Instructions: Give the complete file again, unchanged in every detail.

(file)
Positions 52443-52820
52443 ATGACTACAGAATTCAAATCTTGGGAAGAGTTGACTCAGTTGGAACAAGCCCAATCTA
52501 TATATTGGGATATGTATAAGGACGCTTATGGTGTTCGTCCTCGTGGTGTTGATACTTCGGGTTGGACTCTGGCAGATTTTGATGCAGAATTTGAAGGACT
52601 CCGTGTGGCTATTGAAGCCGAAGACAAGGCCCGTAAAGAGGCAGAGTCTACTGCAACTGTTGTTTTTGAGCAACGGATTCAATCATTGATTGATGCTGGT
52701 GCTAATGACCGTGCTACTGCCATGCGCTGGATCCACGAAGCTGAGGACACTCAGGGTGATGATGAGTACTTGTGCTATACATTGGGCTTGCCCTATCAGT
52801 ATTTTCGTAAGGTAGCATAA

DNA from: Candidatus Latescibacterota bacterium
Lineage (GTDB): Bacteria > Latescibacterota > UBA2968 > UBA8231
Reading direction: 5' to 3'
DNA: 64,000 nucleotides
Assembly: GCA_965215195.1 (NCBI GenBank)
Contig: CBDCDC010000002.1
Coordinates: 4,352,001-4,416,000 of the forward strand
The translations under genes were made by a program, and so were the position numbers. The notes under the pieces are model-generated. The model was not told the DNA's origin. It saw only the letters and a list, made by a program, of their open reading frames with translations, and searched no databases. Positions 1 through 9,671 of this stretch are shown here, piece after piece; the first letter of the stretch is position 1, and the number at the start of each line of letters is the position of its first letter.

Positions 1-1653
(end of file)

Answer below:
Positions 52443-52820
52443 ATGACTACAGAATTCAAATCTTGGGAAGAGTTGACTCAGTTGGAACAAGCCCAATCTA
52501 TATATTGGGATATGTATAAGGACGCTTATGGTGTTCGTCCTCGTGGTGTTGATACTTCGGGTTGGACTCTGGCAGATTTTGATGCAGAATTTGAAGGACT
52601 CCGTGTGGCTATTGAAGCCGAAGACAAGGCCCGTAAAGAGGCAGAGTCTACTGCAACTGTTGTTTTTGAGCAACGGATTCAATCATTGATTGATGCTGGT
52701 GCTAATGACCGTGCTACTGCCATGCGCTGGATCCACGAAGCTGAGGACACTCAGGGTGATGATGAGTACTTGTGCTATACATTGGGCTTGCCCTATCAGT
52801 ATTTTCGTAAGGTAGCATAA

DNA from: Candidatus Latescibacterota bacterium
Lineage (GTDB): Bacteria > Latescibacterota > UBA2968 > UBA8231
Reading direction: 5' to 3'
DNA: 64,000 nucleotides
Assembly: GCA_965215195.1 (NCBI GenBank)
Contig: CBDCDC010000002.1
Coordinates: 4,352,001-4,416,000 of the forward strand
The translations under genes were made by a program, and so were the position numbers. The notes under the pieces are model-generated. The model was not told the DNA's origin. It saw only the letters and a list, made by a program, of their open reading frames with translations, and searched no databases. Positions 1 through 9,671 of this stretch are shown here, piece after piece; the first letter of the stretch is position 1, and the number at the start of each line of letters is the position of its first letter.

Positions 1-1653